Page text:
March 23rd, 2007

Adrasteius: Really?  Really.

on writing

::shakes fist:: I've been scouring my own archives trying to locate critical comments for an old story I wrote, and I finally realized I never posted it to the general interwebs. Bother. I really think the stories I wrote in Boswell's fiction class and then some of the later work in Schottenfeld's class are some of the best short ideas I've had and are worth working on. The work I did for my first fiction class at Rhodes was almost unilaterally awful, and most of my very late work at Rhodes was also awful--the former because the professor put too many restrictions on us in an effort to eschew 'genre' (as always, as always), the latter because I was depressed and not eating and wanting to die etc.

The story I'm looking for is about a young man whose friend dies at the beginning of the story, his friend being an ascetic vagrant known as a 'saint' in their small town because of his devotion to simple living and contemplating the word of God. When he dies, the young man tries to 'prove' his friend's saintliness to his other friend, an acerbic girl who thinks he's full of it. One proof of saintliness is a body that not only doesn't decay, but also smells fragrantly, as of flowers. But the boy is ultimately, as it stands, too afraid to open the casket to check. I kinda liked the idea and wanted to fix it up, but I really wish I could find even the prof's criticisms ... nuts.

Anyway, soo, problems. I wrote this other story, right, and posted it as usual, and the responses I got for the first go-round were fairly favorable from the LJ-set--the set I consider my 'true' audience, in that the kind of people I have friended are generally people who share my interests and tastes regarding what makes a story worthwhile--but was absolutely destroyed, I mean DESTROYED, by my workshop. While I didn't and don't consider the majority of my workshopmates to be the audience I'm truly interested in writing for, the fact remains that in order to complete this program my professor HAS to sign off on my work.

That being said, I revise the story more according to this professor's standards. The responses I get from LJ-land are less than favorable, to the point that I'm shaking nervous on the workshop day for this story (which was on Monday). But, my class loved it, and more importantly, my prof loved it.

This presents a problematic situation. On the one hand, as I've just written, it's not wrong to assert that I wrote this story 'for the workshop,' that is to say, I had their opinions directly in mind when revising it from the original. I kept with the portions the professor praised, cut the rest, and developed the central idea in a different way. But the central idea I wanted to express in both versions--that of the self-loathing brought on by adolescence as expressed by a young girl obsessed with issues of the body, cleanliness, and order--was the same. So what makes either version interesting to anyone?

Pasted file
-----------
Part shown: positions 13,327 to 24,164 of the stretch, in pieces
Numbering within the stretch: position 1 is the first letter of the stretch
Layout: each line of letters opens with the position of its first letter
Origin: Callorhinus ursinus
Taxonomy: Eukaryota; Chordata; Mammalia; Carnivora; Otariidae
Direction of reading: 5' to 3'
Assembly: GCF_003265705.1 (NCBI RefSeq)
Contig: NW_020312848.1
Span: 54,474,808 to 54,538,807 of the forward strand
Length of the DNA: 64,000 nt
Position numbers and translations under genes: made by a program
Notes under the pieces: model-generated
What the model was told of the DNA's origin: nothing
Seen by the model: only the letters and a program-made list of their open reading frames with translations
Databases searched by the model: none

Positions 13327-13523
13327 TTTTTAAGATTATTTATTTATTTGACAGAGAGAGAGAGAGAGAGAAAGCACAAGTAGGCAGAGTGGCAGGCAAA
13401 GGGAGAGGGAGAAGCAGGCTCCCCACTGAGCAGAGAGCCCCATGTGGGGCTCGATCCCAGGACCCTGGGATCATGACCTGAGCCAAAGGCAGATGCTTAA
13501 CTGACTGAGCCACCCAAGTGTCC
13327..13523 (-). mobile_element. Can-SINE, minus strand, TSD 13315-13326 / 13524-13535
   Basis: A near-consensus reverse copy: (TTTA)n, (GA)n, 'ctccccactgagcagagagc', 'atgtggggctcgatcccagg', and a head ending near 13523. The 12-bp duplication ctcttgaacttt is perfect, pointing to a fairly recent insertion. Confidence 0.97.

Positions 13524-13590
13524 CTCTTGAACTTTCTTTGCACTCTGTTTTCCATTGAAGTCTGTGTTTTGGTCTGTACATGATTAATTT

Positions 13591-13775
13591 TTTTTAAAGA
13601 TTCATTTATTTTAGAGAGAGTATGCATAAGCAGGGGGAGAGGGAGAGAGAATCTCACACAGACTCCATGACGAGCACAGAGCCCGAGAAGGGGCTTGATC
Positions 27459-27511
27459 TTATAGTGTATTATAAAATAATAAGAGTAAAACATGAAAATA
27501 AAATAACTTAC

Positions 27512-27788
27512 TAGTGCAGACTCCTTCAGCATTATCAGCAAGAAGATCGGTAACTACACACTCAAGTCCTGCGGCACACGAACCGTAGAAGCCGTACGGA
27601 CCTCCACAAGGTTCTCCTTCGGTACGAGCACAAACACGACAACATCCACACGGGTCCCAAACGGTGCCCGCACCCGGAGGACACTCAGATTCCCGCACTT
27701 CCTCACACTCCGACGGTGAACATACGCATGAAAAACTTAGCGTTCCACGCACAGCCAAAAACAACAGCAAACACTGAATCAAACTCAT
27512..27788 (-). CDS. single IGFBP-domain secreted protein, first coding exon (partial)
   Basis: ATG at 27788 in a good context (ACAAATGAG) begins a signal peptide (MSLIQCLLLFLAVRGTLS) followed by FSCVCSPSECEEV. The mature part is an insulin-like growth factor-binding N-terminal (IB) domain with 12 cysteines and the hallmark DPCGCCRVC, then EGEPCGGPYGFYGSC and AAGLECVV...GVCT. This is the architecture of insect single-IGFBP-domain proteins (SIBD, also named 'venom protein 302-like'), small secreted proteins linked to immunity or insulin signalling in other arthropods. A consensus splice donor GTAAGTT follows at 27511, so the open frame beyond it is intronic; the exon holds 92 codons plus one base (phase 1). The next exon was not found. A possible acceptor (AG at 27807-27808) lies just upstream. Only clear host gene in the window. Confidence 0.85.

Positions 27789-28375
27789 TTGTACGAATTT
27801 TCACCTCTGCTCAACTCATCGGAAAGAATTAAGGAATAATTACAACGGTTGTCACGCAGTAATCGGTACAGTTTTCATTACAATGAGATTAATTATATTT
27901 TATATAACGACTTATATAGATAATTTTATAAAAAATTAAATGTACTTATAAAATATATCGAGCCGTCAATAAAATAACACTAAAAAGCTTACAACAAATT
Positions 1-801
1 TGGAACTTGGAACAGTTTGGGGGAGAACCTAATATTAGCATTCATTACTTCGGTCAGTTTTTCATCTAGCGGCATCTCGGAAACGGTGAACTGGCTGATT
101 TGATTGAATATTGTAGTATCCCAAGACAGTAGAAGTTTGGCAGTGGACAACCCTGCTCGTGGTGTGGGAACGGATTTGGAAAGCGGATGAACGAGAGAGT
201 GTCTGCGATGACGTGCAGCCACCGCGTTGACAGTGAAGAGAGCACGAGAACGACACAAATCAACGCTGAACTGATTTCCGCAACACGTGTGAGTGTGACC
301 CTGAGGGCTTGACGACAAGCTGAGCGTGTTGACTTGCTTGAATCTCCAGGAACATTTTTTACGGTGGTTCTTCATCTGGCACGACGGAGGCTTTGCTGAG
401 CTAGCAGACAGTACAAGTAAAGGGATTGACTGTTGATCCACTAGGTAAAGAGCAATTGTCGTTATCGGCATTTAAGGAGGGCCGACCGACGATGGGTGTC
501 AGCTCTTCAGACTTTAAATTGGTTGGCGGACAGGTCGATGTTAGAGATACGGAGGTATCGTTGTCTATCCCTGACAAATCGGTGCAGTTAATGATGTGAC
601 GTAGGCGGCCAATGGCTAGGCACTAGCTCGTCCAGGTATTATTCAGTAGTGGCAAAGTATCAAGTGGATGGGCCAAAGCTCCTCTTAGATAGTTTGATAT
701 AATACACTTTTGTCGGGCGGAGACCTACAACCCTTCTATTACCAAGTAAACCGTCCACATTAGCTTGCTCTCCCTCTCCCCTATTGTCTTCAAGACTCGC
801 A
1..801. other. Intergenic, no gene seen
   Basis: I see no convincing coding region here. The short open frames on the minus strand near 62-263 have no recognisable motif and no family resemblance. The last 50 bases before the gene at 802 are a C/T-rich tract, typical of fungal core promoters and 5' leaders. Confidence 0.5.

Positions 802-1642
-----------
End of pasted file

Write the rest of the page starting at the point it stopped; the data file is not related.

To me, both versions are flawed. I would like a seamless fusion of the two, because I think the revision burrows deeper into the narrator's head and heart than the original, but the original also has more palpable conflict to sustain interest. If/when I revise it again, though, I probably won't return it to its original genre--what I would do would just amplify what's already in the revision, although whether that would sustain/catch the interest of the LJ audience is questionable. But I feel it's the proper direction for the story, so that's that.

Still, the problem remains: can I write stories that appeal to an audience interested primarily in 'literary' tropes as well as audience interested in primarily 'non-literary' tropes? Am I limited in my powers to only emulate what's expected of me? Or can I achieve that fusion, and write stories which appeal to both 'demographics' of people?

What I really want to write, that is, the type of story that makes me happiest to write, are crazy fantasy-oriented dramedies along the lines of every long-form work I've ever done/am doing (ie Claris, Clarity, KS, eulstory, so on). These ARE the kinds of stories I love writing. But I do find something valuable in trying to write outside of that, trying to write shorter stories about different issues and people, even if I may not have the talent/ability to carry them off with any sort of panache.

I've been doubting my ability to write a lot lately, because while I'm supposed to be bettering my writing through each successive work, I kind of feel like I'm becoming WORSE in that the last two efforts I've put out (the story referenced above and another story I wrote last semester) have been met with general disdain/cautious lukewarm half-smiles. It may be a case of trying to please everybody and so therefore pleasing nobody ... or it may be me straining against my own grievous limitations.
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